High-quality antique helmets in best condition were sought after as usual during this autumn sale. An outright rarity that came up for auction was the Roman legionary’s helmet of the Montefortino/Buggenum type with cheek-pieces from the 1st century AD. Introduced at 28,000 euros the hammer only fell at a price of 38,000 euros for this object that impresses by its completeness and excellent condition. For its starting price of 10,000 euros the rare, precious and significant Roman gold ring of an officer of the Legio XI from the 2nd/3rd century AD found a new owner. On top of the heavy band it is set with a cameo made from yellowish layer agate surrounded by filigree beads that is decorated with the cut inscription ‘LEG XI CL PF’. Emperor Claudius conferred the honorific title ‘Claudia Pia Fidelis’ – dutiful and faithful – to this legion. For 8,500 euros – starting price 6,000 euros – another piece of jewellery from the antique military was sold. The rare silver belt fittings of a Roman officer with decorative crosses prove that the fittings belonged to an early Christian in a high military position.

Orders and militaria
It was hardly even offered for bidding at a starting price of 18,000 euros when the Spanish Santiago jewellery decorated with diamonds and enamel from the 17th century was bidden up to 44,000 euros. The Order of Santiago, this exemplar with aristocratic provenance, is the large Christian order of knights of the Iberian kingdoms. Formally institutionalised in 1170, it served to protect the pilgrims on their way to Santiago de Compostela.

Among the offered Russian objects during this auction a St. George standard from the 1st Sumsky hussar regiment from 1851 aroused notable interest. Made from linen and silk, with finest silver passement embroidery of the crowned Russian double-headed eagle above the date 1651 – 1851, this extremely rare standard was sold at more than the tenfold of its starting price of 3,000 euros – that is for 36,000 euros.

Equally successfully sold was a richly illustrated photo album of a fighter pilot officer who served at the Western front in the First World War. The album was introduced at 3,500 euros. For this matchless historical documentation of a German fighter pilot´s career during the First World War the hammer fell when reaching the sensational amount of 40,000 euros.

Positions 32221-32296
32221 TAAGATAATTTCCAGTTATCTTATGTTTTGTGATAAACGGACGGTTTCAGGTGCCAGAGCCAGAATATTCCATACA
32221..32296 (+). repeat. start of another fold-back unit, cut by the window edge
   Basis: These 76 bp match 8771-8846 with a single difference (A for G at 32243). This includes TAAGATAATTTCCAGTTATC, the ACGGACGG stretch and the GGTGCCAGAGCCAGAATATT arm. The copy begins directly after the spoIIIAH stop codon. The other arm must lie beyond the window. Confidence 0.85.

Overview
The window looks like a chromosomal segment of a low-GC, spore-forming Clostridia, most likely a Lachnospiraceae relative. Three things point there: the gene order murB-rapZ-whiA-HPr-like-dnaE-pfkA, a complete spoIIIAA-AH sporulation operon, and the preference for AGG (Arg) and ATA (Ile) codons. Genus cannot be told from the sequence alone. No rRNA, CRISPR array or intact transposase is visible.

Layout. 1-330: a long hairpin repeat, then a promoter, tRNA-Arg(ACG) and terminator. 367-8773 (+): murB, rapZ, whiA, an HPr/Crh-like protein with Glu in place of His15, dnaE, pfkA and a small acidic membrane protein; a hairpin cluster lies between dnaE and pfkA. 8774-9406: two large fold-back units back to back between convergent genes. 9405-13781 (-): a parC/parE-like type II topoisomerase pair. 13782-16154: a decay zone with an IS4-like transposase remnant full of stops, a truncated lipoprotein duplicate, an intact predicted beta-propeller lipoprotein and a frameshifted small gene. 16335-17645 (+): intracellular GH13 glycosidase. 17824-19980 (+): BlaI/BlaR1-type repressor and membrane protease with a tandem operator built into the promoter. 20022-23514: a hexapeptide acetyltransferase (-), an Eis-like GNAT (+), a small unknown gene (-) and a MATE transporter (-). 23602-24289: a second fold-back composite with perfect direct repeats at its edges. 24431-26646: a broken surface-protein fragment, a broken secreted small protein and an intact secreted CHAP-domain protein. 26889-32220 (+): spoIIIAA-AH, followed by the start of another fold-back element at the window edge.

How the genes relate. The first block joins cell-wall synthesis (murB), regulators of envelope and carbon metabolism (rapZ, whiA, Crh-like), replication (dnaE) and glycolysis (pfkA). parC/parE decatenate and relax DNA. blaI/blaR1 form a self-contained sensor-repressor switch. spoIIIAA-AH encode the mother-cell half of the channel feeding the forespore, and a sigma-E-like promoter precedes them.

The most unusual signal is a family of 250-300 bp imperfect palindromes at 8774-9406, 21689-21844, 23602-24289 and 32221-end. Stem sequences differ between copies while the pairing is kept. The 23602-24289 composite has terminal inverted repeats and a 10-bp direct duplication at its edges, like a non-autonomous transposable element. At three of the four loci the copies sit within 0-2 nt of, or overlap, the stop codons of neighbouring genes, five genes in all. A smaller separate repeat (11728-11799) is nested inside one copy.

The interest in memorabilia from the Bavarian royal family was as high as expected in this jubilee year. Especially objects from the personal possessions of King Ludwig II of Bavaria (1845 – 1886) were highly south after. A splendid “Jeanne d’Arc” seal, a present from the d’Orléans family, was sold at auction for 21,000 euros, starting price 14,000 euros. The silver, partly gilt seal with malachite and enamel shows the cut mirror monogram “L” under the royal Bavarian crown with laurel wreath. For 20,000 euros each a personal seal ring with mystical secret signs made from gold, enamel and soapstone and a bronze casting of his right hand, which had been made in addition to a death mask, were sold. While the ring had been offered at a starting price of 14,000 euros, the casting of the hand was bidden up starting from 2,600 euros.

Fine antique and modern firearms
The variety of valuable firearms offered in this 63rd auction was once again very extensive. A wheellock “Puffer” for enlisted men of the Saxon Electoral Guard, dated 1564, was much appreciated. The firearm engraved with the coat of arms of the sovereign was sold at the starting price of 9,500 euros. A finely decorated wheellock rifle from Suhl, 1st half of the 17th century, with a stock lavishly carved with hunting scenes, soldiers, trophies and tendrils, changed hands for 8,000 euros. 6,800 euros had to be paid for a pair of flintlock pistols crafted around 1660, from the workshop of the Strasbourg gunsmith Daniel Krauss. The collection of weapons of Prince Salm-Reifferscheidt from Dyck Castle is the proven provenance for these extraordinarily elegant and early flintlock pistols.